I recently walked along the Dolores River canyon trail near the "town" of Bedrock (sorry, didn't spot Fred or Barney) and along this trail one has the nice experience of seeing both ancient petroglyphs and dinosaur tracks. On the way back we were treated to a brief thundershower (hey, it's Colorado!) with much noisy thunder and lightning.
One could easily imagine yourself 5,000 or 10,000 years ago when these figures of deer, snakes, and bear claws were pecked into the rocks by the canyon dwellers, and also put yourself into the moccasins of the primitive people who lived in this impressive but not so fertile place. When the flash of lightning lit up the heavens and the boom of thunder echoed off the canyon walls, what thoughts ran through their minds? Did they try to explain it? How did they explain it?
I remember my Mom telling me that thunder meant that "the gods were bowling," the kind of humor that we can indulge in today now that science knows the correct answer. But imagine how powerful and frightening the flashes and thunders must have been to the canyon dwellers thousands of years ago? With no scientific knowledge and only the natural world of humans and wild animals to draw ideas from, coupled with the powerful human need to "explain" things, how did they explain it?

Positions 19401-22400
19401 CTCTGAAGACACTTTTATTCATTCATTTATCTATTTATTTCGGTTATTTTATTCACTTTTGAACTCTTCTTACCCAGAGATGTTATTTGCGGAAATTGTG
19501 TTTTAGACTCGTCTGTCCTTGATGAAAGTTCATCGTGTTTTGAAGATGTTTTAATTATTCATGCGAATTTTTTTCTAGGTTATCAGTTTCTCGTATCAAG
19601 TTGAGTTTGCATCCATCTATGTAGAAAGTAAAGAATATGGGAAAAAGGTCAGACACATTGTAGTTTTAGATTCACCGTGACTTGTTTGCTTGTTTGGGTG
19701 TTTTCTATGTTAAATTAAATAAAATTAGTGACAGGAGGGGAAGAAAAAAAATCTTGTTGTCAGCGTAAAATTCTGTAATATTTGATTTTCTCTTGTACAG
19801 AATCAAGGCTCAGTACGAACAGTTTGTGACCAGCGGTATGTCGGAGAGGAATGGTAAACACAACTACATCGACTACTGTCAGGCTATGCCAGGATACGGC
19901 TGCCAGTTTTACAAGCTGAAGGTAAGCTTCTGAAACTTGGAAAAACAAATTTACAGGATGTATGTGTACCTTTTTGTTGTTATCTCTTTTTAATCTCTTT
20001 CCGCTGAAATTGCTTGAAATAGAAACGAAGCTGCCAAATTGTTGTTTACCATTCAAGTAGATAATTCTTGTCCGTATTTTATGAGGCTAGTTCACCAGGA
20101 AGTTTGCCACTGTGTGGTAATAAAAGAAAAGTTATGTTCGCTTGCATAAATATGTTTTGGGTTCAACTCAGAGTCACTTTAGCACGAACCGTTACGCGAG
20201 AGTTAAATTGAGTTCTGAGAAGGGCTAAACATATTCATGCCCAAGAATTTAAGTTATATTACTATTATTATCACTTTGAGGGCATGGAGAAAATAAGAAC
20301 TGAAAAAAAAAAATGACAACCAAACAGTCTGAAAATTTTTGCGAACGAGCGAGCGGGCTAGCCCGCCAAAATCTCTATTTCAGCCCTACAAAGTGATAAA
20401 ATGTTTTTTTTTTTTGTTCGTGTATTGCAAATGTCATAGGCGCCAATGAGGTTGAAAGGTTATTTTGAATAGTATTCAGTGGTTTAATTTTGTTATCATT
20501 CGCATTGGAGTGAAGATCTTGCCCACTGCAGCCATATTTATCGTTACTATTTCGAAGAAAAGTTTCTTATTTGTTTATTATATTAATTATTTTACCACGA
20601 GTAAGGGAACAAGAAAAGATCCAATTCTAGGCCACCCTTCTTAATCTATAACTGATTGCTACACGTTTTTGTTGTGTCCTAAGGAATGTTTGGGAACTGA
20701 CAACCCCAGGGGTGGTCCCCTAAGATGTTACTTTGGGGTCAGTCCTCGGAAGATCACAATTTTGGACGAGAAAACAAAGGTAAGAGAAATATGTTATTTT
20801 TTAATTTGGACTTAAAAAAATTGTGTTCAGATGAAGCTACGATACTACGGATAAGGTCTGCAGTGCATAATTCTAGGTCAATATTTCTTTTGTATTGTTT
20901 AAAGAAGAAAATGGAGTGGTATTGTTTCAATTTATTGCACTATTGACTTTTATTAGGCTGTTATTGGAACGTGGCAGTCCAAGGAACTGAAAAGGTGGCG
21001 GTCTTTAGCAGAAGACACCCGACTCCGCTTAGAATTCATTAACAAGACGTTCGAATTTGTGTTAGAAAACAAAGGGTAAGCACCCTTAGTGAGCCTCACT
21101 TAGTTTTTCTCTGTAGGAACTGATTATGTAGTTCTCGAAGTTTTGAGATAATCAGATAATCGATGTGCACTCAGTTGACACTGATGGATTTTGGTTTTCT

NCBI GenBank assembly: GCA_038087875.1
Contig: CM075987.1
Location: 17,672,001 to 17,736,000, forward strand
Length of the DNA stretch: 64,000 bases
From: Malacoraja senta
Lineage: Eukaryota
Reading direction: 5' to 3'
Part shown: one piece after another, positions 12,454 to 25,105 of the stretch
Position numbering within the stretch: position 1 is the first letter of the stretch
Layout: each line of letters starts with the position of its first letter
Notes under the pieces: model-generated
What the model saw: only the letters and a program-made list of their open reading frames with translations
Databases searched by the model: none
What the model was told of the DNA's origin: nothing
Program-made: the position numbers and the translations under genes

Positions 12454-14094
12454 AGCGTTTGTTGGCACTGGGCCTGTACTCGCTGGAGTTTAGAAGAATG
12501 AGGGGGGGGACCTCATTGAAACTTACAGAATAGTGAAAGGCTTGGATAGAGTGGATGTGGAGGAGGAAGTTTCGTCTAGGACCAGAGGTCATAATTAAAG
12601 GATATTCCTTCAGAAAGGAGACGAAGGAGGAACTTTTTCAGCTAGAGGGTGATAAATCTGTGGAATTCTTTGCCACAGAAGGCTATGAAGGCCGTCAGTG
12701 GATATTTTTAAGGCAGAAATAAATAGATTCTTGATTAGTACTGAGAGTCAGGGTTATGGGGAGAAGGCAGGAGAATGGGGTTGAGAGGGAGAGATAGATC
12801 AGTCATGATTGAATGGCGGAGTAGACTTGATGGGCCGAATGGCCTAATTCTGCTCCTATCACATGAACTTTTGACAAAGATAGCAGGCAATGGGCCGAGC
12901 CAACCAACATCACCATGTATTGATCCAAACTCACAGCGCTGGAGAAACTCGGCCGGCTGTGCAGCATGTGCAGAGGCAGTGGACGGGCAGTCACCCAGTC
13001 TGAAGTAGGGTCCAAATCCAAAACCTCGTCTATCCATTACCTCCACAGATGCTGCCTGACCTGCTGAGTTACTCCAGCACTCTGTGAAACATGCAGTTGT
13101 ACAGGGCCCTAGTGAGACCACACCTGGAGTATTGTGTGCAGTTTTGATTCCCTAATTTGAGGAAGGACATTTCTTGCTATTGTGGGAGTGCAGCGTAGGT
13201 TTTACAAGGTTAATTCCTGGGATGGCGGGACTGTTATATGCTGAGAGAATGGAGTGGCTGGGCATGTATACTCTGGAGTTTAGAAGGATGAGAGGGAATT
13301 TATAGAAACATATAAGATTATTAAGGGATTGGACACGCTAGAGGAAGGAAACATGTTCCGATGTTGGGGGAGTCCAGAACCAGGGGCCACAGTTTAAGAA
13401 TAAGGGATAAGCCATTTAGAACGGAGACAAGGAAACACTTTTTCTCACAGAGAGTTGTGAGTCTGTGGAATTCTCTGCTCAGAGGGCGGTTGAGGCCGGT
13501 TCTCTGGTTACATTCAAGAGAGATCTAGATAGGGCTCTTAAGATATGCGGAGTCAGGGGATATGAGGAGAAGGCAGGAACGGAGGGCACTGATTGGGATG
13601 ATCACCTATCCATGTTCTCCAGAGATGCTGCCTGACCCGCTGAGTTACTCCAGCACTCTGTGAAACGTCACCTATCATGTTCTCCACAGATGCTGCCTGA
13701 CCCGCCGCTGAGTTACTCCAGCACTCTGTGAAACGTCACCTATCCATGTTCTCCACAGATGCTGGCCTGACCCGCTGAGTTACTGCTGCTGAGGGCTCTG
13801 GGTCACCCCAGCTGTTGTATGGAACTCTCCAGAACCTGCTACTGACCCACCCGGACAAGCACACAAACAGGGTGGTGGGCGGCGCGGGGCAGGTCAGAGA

We'll never know the stories they told around their campfires and lodges, but fortunately scholars during the 19th century recorded many of the Native American myths about their world and how it worked. One of those myths, shared by many Indian tribes, was that of the Thunderbird. The beating of this enormous creature's wings caused the wind and thunder.
Such a creative myth, which conjures up an elaborate image of a giant bird, along with other religious symbols, could not be possible before an elaborate spoken language had evolved. Words are abstractions, and indeed are thought by scholars to be the first abstractions that the minds our ancestors, 100,000 years ago or more, developed. Once the abstraction of words was invented, could the invention of an ever greater abstraction, that of invisible spirits and gods, be far behind?
To be continued...